Poet in the making

I have always written poetry, both prose form and metered verse. Although I scribbled lines in my own version of a journal, a favorite memory recalls sitting at my grandparents’ typewriter pouring out my heart line by line. I suppose I made up for lack of talent with a boatload of youthful sincerity or teenage angst.

I graduated from San Gabriel High School in 1970. Our 50th reunion was scrapped last year for obvious reasons. One more anniversary lost to the tolls of pandemic restrictions. I can’t honestly say that I would have attended, but I had been flirting with the idea.

I recently came across a high school creative writing journal containing my published submission, “The Sea.”

There are so many lines in this piece that make me smile, or maybe cringe just a little. I don’t think I have ever seen the skeleton of a perch, and “the tempestuous, driving forces” were more likely a reference to the emotional drama of that age and stage.

Simple and sentimental prose poem aside, it is true that the ocean is my favorite thinking spot. Now that we are able to move about with fewer restrictions we are back to spending time at the beach. Throughout 2020 we drove to watch the waves, but for the first time in my life we didn’t spend one day sitting on the sand. Some of our beaches were closed to the public, and others, when available, were just too crowded for my comfort.

Fortunately, we have returned.

I graduated in June of 1970 and three months later entered a private liberal arts college.

Finally I could study what most interested me. I promptly enrolled in an English course, “Metaphysical Poetry.” I don’t know how I managed to sign up for a course without reading the course description, but that’s exactly what I did.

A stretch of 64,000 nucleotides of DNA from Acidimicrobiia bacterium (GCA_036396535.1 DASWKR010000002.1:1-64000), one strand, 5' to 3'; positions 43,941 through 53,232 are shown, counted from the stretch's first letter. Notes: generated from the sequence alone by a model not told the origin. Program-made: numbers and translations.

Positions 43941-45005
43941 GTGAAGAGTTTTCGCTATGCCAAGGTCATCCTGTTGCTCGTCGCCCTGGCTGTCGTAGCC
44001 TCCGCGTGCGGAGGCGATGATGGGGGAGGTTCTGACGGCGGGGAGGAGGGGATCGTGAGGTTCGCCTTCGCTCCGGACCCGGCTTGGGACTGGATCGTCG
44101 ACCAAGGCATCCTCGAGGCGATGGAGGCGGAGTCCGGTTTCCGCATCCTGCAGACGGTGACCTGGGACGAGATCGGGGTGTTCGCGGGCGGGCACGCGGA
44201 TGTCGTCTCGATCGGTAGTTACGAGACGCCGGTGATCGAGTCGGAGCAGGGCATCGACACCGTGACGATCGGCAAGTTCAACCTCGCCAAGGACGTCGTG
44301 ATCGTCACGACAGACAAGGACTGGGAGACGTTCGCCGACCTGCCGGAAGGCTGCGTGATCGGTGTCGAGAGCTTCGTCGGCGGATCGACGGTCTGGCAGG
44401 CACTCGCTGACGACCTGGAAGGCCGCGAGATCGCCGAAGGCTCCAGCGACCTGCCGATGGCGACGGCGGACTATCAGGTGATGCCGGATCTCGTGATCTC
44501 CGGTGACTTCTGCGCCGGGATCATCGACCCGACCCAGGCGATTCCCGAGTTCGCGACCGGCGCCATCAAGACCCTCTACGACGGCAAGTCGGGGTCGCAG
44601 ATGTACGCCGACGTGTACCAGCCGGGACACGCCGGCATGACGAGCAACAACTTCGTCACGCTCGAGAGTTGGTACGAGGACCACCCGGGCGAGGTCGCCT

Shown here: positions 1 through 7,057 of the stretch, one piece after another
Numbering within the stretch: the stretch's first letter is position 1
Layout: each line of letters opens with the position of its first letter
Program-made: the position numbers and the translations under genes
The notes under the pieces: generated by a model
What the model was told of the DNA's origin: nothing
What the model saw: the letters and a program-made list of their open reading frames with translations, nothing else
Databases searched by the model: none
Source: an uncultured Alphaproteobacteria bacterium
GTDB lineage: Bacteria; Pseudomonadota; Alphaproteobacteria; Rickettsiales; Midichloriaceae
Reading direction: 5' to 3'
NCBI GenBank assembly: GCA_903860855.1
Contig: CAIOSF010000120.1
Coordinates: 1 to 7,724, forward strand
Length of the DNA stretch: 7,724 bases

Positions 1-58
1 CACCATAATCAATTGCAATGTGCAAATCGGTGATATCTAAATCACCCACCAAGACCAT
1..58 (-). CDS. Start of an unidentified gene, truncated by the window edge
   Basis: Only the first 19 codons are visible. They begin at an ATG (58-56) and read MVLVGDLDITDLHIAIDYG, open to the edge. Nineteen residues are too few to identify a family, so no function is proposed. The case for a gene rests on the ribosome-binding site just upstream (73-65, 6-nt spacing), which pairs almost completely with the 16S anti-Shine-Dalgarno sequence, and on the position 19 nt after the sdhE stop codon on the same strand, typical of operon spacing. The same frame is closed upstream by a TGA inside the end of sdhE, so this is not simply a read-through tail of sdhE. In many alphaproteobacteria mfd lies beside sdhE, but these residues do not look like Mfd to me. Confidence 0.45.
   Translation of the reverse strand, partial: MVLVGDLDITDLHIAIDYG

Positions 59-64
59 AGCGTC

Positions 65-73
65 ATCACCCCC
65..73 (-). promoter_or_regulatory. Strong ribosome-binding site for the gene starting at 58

I don’t specifically recall my expectations, but I think I had interchanged my limited ideas of “psychedelic” with “metaphysical” and placed the poets somewhere between Rod McKuen and Bob Dylan. I was shocked when the course syllabus hit my hand and I realized I would now be studying the works of Francis Bacon, John Donne, Milton, Spenser and others.

I remember being disappointed and a little confused, immediately overwhelmed and out of my depth. I also recall the moment I learned that I really did enjoy allegory and I was determined to decode the rather dense works. I must have managed to do well enough to get through it, as I don’t recall a poor outcome. (As opposed to dropping out of a Biology class when the fetal pig was brought in for dissection.)

This all took place a long time ago!

I own a lovely volume of Spenser’s “The Faerie Queene, the Coronation Edition, dedicated to Elizabeth I, and published 350 years following her reign at the Coronation of Elizabeth II. It is indeed a spectacular book filled with intricate illustration plates, and I sit with it from time to time relishing the beauty of Early Modern English.

It’s fascinating to me, but reading an epic poem circa 1590 makes me feel young again.

Age is relative, isn’t it?

And poetry is timeless.